OLYMPIA…Marking the end of long and arduous negotiations, the Legislature today passed a bipartisan, bicameral solution to the Hirst water-rights decision, clearing the way for families to get permits to dig household wells and gain access to water. It also passed a capital budget worth more than $4 billion, including the bonds necessary to pay for it.
“This was a heavy lift. The Hirst fix and the capital budget affect thousands of Washington jobs and billions of dollars for Washington’s economy,” said Republican Leader Mark Schoesler, R-Ritzville. “Families across our state deserve access to water and they deserve the projects in the capital budget. We were able to give them both.”
Substitute Senate Bill 6091, referred to as the “Hirst Fix,” passed the Senate 35-14 and the House 66-30, and now heads to the governor’s office to be signed into law.
“Everyone worked some very late nights to come to the compromise we passed tonight,” explained Sen. Randi Becker, R-Eatonville, caucus chair. “The expectations in this legislation are reasonable and I’m thankful for the legislators who stood up for the people of Washington. This is a win for Washington’s families.”
The new legislation:
- Authorizes the use of new wells throughout the state – some new conditions may apply depending on the watershed.
- Clarifies the relationship between local permitting authorities and the Department of Ecology to help provide for greater certainty for permit applicants going forward.
- Establishes local planning committees to recommend stream-enhancement projects and other local standards in certain watersheds.
- Creates a task force to make recommendations about finding ways to make water available for growth in municipalities and authorizes some pilot projects that will allow water rights to be granted
The capital budget for the 2017-19 biennium, worth $4.2 billion, passed the Senate unanimously and the House 95-1. Substitute Senate Bill 6090, includes more than $1 billion for K-12 school construction, renovation and modernization.
SSB 6090 also provides $300 million for the implementation of the fix for the Hirst decision and funds other Republican priorities such as mental health, clean water programs, and health care facilities. It also includes $860 million in appropriations for higher-education.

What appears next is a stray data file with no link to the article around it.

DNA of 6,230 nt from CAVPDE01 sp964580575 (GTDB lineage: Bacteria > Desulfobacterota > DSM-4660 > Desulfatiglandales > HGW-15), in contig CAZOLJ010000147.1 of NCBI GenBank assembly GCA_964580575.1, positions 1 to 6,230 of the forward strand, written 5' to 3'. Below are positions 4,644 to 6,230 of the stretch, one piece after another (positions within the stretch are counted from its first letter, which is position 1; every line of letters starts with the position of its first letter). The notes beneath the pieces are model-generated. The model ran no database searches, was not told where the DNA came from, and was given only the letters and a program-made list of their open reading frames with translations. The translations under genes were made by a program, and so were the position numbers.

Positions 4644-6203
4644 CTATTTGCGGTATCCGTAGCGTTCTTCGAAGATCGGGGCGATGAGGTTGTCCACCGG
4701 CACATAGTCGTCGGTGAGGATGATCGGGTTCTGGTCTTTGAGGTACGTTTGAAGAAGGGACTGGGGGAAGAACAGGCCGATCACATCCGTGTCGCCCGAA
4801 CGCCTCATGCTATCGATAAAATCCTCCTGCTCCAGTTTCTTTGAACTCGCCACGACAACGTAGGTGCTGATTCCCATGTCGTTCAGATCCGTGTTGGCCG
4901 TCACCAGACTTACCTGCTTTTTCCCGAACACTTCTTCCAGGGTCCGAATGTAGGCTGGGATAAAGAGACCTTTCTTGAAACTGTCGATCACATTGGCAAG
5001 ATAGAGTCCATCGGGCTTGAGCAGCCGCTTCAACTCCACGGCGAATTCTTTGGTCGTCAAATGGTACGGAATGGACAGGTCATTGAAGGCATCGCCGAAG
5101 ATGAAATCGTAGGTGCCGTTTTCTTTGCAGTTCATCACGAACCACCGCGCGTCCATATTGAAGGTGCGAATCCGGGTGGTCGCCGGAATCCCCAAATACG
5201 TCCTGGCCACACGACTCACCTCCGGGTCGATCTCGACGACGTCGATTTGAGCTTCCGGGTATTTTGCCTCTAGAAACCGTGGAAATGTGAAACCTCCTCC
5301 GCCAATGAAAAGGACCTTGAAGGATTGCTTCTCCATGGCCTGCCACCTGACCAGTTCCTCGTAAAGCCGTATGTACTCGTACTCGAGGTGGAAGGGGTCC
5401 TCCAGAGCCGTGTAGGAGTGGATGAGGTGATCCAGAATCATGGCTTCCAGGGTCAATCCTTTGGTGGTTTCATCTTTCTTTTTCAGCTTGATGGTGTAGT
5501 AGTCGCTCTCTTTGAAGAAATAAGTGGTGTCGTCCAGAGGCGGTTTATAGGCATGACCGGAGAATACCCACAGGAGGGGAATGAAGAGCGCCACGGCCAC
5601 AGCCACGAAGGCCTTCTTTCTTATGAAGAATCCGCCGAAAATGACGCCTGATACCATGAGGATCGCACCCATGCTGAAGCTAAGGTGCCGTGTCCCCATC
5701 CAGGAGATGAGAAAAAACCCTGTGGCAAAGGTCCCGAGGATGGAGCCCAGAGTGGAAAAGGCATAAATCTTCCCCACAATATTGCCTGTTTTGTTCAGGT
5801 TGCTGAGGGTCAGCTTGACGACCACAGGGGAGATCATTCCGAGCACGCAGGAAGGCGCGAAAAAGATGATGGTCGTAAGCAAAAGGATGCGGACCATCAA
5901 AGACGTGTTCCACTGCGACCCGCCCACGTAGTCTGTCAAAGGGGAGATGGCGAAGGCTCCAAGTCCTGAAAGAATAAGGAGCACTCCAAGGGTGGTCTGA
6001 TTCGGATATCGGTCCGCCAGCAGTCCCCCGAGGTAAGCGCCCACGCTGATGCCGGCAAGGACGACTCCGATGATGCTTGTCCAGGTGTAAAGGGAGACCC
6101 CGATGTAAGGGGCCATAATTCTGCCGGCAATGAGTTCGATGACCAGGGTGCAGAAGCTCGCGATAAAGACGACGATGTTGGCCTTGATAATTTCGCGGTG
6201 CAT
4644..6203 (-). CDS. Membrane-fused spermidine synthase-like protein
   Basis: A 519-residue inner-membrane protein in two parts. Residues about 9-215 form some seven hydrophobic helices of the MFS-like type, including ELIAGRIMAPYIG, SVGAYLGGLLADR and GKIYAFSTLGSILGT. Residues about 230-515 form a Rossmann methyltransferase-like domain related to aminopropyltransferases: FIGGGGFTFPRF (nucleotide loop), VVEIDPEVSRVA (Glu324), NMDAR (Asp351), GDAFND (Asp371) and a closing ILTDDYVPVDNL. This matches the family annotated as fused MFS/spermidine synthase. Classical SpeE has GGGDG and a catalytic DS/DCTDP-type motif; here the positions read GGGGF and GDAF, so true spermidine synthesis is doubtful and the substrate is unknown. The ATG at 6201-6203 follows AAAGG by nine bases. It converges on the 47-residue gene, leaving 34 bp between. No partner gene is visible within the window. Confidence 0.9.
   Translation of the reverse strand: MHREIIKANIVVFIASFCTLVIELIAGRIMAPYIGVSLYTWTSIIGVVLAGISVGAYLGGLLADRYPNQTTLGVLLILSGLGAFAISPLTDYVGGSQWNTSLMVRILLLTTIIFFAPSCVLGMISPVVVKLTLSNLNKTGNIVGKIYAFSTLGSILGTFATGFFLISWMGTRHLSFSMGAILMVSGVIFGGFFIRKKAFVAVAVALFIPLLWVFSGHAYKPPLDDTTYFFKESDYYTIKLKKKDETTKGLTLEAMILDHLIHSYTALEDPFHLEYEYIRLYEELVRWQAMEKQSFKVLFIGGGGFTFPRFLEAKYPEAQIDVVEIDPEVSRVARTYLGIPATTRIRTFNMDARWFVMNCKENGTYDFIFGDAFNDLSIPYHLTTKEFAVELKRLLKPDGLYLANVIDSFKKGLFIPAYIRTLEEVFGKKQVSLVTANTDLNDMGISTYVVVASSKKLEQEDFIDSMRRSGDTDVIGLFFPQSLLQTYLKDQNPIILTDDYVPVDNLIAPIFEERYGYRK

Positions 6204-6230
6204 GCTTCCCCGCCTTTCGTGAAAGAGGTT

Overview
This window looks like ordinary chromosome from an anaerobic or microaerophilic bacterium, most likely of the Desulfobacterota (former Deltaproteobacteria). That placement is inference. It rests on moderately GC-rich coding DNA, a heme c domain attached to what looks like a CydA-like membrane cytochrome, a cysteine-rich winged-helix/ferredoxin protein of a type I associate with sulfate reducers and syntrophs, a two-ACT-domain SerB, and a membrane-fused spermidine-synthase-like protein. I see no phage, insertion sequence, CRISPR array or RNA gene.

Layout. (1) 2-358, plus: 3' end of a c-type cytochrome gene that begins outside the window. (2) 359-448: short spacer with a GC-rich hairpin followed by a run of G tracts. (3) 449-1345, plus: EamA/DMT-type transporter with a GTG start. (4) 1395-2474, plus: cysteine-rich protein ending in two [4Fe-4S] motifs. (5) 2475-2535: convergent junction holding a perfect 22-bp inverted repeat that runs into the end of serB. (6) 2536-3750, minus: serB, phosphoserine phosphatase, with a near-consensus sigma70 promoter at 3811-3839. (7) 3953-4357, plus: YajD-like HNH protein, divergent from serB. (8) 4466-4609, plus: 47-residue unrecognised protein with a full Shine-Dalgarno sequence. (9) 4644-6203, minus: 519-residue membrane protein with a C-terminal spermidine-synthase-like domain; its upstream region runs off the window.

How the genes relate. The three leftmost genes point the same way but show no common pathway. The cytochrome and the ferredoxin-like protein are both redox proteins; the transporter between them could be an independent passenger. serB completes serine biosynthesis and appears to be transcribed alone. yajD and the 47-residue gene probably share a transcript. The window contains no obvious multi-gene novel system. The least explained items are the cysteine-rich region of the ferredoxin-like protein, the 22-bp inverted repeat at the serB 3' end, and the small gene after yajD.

The bond bill, HB 1080, which is necessary to fund the capital budget, also passed both the House and the Senate, which also now awaits the governor’s signature.
Four times during the 2017 Legislative Session, the Senate passed a fix for the highly contentious Hirst court decision that gave responsibility for granting water rights on household wells to counties rather than the Department of Ecology. Since the counties were not prepared to handle the task, some stopped giving building permits that would have required a well for water access.
As a result, many families saw the value of their land plummet and lost everything as they waited in vain for a permit. Republicans recognized the effect the Hirst decision was having on suburban and rural families statewide and wanted a solution before voting on the capital budget, especially because hundreds of millions of dollars were earmarked in the capital budget for a Hirst fix. It had to be “Hirst first.”
Democrats in the House of Representatives ignored the problem at first and later refused to allow a vote on the legislation in their chamber. Only after Republicans announced they would not pass the bonds for a capital budget until a Hirst solution was signed by the governor did the House Democrats give the issue the attention it required.
Negotiations continued into the 2018 Legislative Session, which started Jan. 8.